On January 14, 2014 I had the opportunity to hear a presentation by Robert M. Edsel , founder and chairman of the Monuments Men Foundation for the Preservation of Art and recipient of the National Humanities Medal. I had first heard Mr. Edsel speak in January 2011 when the Jule Collins Smith Museum (JCSM) and the College of Architecture, Design and Construction (CADC) hosted his lecture at Auburn University. Mr. Edsel has devoted himself for well over a decade to telling the story of the 345 men and women from thirteen countries who accepted the assignment to protect monuments and other cultural treasures from total destruction at the hands of the Nazis in the closing days of World War II. This allied military group was comprised of educators, museum directors, curators, architects and artists who took on the overwhelming task of tracing, cataloguing and finally returning more than five million artistic and cultural items that had been taken by Hitler and the Nazis. It has been Mr. Edsel’s hope that by telling this heroic story we continue the legacy of the Monuments Men and take responsibility for the preservation of cultural treasures in current and future wars around the world. Of course, locating the hundreds of thousands of stolen and still missing works of art and documents from WWII continues to this day, as made evident with the recent discovery in a fifth floor apartment in Munich, Germany.
Mr. Edsel is the author of Rescuing Da Vinci, The Monuments Men: Allied Heroes, Nazi Thieves and the Greatest Treasure Hunt in History, and most recently Saving Italy. He was also the co-producer of the documentary film, The Rape of Europa. His work served to inspire George Clooney to write, direct and star in the film The Monuments Men which is scheduled for release on February 7, 2014. The film featuring Matt Damon, Bill Murray, John Goodman and Cate Blanchett has most likely taken necessary dramatic and artistic license with actual historical events but from all reports it is a great film that will further draw attention to this exceptional moment in history.
From a cursory look at the promos for the film it looks like shades of the story of Robert Kelley Posey will be included. Posey, a 1927 graduate of Auburn University’s Architecture program, plied his trade with a number of firms before entering the U.S. Army in 1942. By January 1945, Posey was serving as a Monuments Officer for General Patton’s Third Army, responsible for their area in France. In order to encourage the interest and foster an awareness of the historic cities of Nancy, Metz, Luxembourg and Trier where he and his troops were stationed, Posey wrote informative bulletins for the units’ men to read.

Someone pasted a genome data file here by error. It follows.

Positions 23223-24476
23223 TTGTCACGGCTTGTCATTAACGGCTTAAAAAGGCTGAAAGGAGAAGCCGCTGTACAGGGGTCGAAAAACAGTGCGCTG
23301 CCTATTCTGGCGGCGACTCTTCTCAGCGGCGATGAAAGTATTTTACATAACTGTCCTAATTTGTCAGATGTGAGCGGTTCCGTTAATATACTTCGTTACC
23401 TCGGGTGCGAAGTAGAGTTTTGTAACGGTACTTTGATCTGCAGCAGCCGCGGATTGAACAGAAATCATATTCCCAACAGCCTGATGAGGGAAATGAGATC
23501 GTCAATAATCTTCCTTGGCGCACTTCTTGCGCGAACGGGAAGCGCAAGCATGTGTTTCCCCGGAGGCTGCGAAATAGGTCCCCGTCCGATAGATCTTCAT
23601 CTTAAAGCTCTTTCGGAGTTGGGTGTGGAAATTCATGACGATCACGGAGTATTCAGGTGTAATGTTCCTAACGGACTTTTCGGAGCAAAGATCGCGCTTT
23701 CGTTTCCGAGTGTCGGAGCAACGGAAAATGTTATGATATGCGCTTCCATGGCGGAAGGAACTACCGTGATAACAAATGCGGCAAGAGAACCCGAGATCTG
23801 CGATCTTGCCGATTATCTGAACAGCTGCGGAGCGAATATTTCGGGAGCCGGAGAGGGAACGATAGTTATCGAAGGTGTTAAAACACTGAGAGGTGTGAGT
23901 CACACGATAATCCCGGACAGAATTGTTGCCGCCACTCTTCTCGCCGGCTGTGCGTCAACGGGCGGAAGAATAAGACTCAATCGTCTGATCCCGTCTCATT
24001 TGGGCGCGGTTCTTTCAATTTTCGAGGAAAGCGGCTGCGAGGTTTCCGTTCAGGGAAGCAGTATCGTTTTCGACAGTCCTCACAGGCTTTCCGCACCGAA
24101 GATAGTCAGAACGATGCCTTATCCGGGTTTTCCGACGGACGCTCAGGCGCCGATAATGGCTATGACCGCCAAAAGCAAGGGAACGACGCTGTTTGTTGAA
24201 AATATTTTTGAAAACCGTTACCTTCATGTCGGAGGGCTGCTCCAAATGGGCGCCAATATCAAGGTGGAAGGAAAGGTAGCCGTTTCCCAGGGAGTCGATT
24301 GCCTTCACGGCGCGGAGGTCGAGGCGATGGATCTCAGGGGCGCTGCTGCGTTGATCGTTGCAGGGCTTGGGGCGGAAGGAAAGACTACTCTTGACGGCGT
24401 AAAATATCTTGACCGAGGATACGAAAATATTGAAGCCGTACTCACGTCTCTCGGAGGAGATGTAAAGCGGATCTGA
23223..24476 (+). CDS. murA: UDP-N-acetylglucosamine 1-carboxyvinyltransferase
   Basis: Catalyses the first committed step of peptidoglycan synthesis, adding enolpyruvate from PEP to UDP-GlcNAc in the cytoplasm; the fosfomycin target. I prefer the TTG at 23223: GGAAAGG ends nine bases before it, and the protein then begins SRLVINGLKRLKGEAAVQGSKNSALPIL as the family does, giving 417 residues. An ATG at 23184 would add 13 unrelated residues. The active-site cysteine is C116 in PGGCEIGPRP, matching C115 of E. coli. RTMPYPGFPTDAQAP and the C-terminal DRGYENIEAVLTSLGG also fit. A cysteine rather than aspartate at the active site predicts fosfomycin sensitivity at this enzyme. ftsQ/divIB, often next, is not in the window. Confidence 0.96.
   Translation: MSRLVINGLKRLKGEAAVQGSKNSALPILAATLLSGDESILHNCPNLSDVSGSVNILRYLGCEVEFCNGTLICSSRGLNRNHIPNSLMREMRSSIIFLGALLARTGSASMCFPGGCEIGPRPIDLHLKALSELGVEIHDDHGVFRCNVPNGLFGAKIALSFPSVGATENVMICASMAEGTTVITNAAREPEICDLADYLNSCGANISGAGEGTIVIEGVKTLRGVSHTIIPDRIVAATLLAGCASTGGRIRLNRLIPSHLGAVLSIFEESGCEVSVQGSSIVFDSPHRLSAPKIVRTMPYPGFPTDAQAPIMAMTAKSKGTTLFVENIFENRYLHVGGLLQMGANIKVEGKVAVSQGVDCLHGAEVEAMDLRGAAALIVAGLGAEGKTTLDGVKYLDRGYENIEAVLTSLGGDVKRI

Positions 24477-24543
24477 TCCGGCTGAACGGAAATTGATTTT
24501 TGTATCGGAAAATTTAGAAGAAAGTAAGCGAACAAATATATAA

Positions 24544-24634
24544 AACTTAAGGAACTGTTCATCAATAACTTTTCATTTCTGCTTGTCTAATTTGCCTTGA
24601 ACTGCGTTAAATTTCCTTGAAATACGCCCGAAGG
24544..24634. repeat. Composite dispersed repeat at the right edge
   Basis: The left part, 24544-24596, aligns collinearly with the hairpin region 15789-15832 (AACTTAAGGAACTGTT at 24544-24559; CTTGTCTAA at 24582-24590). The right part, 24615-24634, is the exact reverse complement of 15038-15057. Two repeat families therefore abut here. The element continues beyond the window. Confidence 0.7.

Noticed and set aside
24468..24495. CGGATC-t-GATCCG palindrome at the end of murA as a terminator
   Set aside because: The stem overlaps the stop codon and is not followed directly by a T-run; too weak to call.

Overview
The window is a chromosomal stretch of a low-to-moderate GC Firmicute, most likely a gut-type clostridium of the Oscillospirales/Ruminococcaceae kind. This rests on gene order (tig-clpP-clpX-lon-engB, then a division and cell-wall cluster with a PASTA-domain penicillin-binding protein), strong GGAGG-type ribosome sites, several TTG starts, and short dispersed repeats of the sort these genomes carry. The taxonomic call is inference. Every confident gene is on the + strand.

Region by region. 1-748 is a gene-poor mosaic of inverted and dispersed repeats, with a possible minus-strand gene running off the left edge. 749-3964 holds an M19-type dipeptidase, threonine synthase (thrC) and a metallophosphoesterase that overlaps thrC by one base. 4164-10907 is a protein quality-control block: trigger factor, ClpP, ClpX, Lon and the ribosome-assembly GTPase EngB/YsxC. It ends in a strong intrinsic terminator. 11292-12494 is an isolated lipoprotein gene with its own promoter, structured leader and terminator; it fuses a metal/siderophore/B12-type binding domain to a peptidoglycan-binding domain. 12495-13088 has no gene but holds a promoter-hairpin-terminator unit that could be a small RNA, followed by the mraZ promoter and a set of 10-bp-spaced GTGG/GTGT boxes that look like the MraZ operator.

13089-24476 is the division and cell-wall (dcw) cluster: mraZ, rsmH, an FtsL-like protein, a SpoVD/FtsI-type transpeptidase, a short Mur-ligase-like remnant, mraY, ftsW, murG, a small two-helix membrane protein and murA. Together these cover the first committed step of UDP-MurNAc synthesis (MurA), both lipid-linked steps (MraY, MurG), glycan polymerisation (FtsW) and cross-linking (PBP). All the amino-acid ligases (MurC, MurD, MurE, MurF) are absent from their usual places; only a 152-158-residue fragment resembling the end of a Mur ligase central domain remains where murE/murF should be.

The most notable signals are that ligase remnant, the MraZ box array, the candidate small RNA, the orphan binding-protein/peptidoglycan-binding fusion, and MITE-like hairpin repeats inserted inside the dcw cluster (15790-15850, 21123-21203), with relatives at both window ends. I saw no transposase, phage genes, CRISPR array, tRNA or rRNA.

Pfc. Lincoln Kirstein was assigned as Posey’s assistant (Update: AP reports Monuments Men characters based on real people). Before joining the army, Kirstein had been one of the founders of the Museum of Modern Art and the New York City Ballet and has been described as “one of the most important influences in the development of American culture in the 20th century”. Together Posey and Kirstein discovered the Nazi Race Institute, filled with Torahs, Jewish archives and other stolen Judaic materials as well as the salt mine at Altaussee where they found thousands of art works that the Nazis had confiscated and purposely concealed including the Ghent Altarpiece by the Van Eyck brothers, Michelangelo’s Bruges Madonna and Vermeer’s Astronomer. For his extraordinary efforts Posey was awarded the Legion of Honor from France and the Order of Leopold from Belgium.
Following the war Posey went to work for the renowned architectural firm of Skidmore, Owings and Merrill in New York City. He served as part of the team for such distinguished projects as the Lever House and the Sears Tower.
Remembering the story of the Monuments Men and the work they did is important as we face continuing threats to our international cultural heritage. But I also hope that knowing that one of those unsung heroes was an Auburn University graduate makes the story all the more meaningful and appreciated. We at JCSM and Auburn University are most grateful to Robert Posey for the significant role he played in preserving our cultural legacy. I think he would be glad his university now has a museum of its own.
Read the book! See the movie! And visit JCSM!
Posey pictured above, courtesy of Monuments Men Foundation for the Preservation of Art